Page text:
Let's be clear about this...the legalization of same sex marriages in the state of Texas has not occurred.

But, does our state's recognition of same-sex couples whose marriages were performed in other states be the first step?

Depends on who you ask, I guess. 

According to a press release by the Liberty Institute, The Texas Supreme Court is being asked to rule on several cases by affirming and upholding that marriage is between one man and one woman.

Since 2009, Texas courts have allowed 2 same sex couples to legally divorce.  Their marriages were performed in Massachusetts, which allows these type of unions.

In a nutshell, the question being posed to lawmakers and courts is how can Texas courts allow the dissolution of a marriage that our state never recognized in the first place.  Or, on the other hand, since the marriage was conducted outside the state of Texas, is the Lone Star State obliged to recognize these unions...and if so, is this 'recognition' the first step towards allowing these marriages in Texas.

The entire press release describing the situation from the point of view of the Liberty Institute follows:

PLANO, Texas, December 6, 2011 - Today, on behalf of Texas State Representative Warren Chisum and the Honorable Todd Staples, Liberty Institute filed amici curiae briefs with the Texas Supreme Court supporting the State of Texas and Attorney General Greg Abbott in two same-sex divorce cases, one originating from Dallas and one from Austin.

In the briefs, Liberty Institute asks the Texas Supreme Court to uphold the Texas Constitutional provision defining marriage as between one man and one woman, approved by over 76 percent of Texans in 2005, and similar language found in the Texas Family Code. Under Texas law, a court may only grant a divorce if the underlying marriage is recognized in the state. Because same-sex marriages are void in Texas, granting any same-sex couple a divorce violates Texas law.

Three Texas courts, the 302nd Family District Court, the 126th District Court, and the Third Court of Appeals, have unlawfully allowed same-sex couples to divorce. In 2009, the 302nd Family District Court granted two men married in Massachusetts a divorce and held Texas's laws defining marriage unconstitutional. This decision was properly overturned by the Fifth Court of Appeals, which affirmed the constitutionality of Texas's laws defining marriage. In 2010, the 126th District Court in Austin granted a divorce to another same-sex couple married in Massachusetts, Angelique S. Naylor and Sabina Daly. The Third Court of Appeals in Austin affirmed this decision.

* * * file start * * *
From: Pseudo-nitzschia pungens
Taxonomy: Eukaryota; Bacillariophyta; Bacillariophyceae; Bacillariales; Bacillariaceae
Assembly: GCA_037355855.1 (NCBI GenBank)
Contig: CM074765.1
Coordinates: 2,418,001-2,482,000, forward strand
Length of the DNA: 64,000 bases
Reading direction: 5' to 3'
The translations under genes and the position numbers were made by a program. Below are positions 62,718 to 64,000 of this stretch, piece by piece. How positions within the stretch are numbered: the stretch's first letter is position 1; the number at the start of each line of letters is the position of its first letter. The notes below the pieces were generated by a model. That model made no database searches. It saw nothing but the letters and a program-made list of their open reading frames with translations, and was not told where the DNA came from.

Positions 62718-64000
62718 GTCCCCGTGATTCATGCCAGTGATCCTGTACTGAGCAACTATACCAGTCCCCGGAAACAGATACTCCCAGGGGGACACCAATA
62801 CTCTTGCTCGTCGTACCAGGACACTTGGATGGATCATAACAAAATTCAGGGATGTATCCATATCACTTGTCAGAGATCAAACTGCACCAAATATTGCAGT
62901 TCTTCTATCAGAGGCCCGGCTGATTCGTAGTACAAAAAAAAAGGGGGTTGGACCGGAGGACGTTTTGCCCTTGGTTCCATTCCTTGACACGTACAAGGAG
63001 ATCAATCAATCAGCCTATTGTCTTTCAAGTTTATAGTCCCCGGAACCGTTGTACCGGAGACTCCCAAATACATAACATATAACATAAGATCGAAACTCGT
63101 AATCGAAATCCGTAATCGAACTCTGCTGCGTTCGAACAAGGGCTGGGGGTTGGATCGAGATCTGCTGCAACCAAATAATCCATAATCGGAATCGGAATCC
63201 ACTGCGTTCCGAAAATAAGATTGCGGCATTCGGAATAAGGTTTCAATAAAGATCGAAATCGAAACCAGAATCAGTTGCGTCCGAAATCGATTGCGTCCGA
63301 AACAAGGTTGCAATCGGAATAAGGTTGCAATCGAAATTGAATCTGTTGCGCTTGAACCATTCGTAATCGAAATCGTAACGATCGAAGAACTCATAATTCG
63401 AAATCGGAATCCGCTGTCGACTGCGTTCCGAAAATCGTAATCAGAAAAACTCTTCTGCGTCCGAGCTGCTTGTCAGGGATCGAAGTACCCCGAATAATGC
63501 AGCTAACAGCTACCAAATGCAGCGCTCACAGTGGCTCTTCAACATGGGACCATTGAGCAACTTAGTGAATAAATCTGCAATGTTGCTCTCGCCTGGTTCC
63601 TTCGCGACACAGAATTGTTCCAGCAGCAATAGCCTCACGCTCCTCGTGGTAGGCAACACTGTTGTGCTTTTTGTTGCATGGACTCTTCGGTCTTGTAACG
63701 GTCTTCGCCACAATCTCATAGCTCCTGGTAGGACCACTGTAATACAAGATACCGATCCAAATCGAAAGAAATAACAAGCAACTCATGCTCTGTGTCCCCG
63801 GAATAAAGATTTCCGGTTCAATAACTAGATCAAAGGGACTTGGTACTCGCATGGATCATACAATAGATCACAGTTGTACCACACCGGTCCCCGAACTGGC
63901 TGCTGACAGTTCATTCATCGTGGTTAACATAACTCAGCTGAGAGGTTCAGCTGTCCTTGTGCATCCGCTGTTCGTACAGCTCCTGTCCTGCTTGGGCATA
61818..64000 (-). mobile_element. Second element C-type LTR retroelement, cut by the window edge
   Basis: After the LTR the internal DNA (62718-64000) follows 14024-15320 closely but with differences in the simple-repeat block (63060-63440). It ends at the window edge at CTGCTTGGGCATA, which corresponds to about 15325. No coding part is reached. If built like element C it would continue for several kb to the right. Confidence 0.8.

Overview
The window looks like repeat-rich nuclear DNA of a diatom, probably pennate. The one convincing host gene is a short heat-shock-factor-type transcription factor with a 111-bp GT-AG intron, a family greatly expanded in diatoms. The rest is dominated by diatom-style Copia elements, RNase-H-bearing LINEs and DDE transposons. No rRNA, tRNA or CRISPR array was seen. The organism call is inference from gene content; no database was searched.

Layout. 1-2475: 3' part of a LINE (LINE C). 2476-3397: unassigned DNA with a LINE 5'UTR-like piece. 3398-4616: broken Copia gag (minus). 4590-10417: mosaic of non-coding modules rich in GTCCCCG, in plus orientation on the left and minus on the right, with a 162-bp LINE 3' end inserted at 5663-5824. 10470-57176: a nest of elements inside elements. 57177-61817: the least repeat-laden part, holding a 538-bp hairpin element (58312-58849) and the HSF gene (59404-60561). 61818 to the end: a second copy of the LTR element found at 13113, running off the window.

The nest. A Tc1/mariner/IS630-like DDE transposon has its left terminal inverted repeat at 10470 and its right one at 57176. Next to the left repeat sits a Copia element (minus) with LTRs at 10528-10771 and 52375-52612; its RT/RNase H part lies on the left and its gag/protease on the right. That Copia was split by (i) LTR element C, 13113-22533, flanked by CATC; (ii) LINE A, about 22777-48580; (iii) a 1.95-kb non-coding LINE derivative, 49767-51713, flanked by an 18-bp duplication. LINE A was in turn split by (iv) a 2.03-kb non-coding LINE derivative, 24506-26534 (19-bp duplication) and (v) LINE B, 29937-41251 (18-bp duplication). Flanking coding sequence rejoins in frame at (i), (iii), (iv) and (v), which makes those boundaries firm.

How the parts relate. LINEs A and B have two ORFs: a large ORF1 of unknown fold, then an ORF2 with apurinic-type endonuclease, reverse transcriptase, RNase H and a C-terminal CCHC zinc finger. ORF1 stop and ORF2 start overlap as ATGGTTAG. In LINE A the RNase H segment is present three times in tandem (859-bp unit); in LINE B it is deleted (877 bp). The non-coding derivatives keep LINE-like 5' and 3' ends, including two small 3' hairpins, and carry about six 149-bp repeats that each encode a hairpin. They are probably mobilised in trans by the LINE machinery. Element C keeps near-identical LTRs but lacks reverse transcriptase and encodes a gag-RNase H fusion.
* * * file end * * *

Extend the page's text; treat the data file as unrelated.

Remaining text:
"The courts that granted divorces to same-sex couples disregarded the Texas Constitution, in direct violation of the will of over 76 percent of Texans," said Kelly Shackelford, President and Chief Counsel of Liberty Institute. "For these Courts to blatantly disregard Texas law is a direct affront to democracy and the will of the people. We are hopeful that the Texas Supreme Court will affirm that Texas only recognizes traditional marriage."

In 2003, Chisum sponsored and Staples coauthored Senate Bill 7, which amended the Texas Family Code to clarify that Texas will not recognize same-sex marriages or civil unions. In 2005, Chisum authored and Staples sponsored a constitutional amendment providing that marriage is limited to one man and one woman. In 2005, over 2.2 million voters turned out to the polls to vote on the amendment, with over 76 percent affirming traditional marriage.

"The Texas Supreme Court must stand behind the Fifth Court of Appeals decision that approves the constitutionality of Texas' laws prohibiting same-sex marriage and divorce," said Texas State Representative, Warren Chisum. "The decisions from the 126th District Court and the Third Court of Appeals that interpreted the Texas Family Code to allow same-sex divorce run contrary to the will of the people and previous court decisions, and must be reversed."

Liberty Institute is a nonprofit legal and policy group dedicated to protecting freedoms and strengthening families. Visit www.libertyinstitute.org for more information.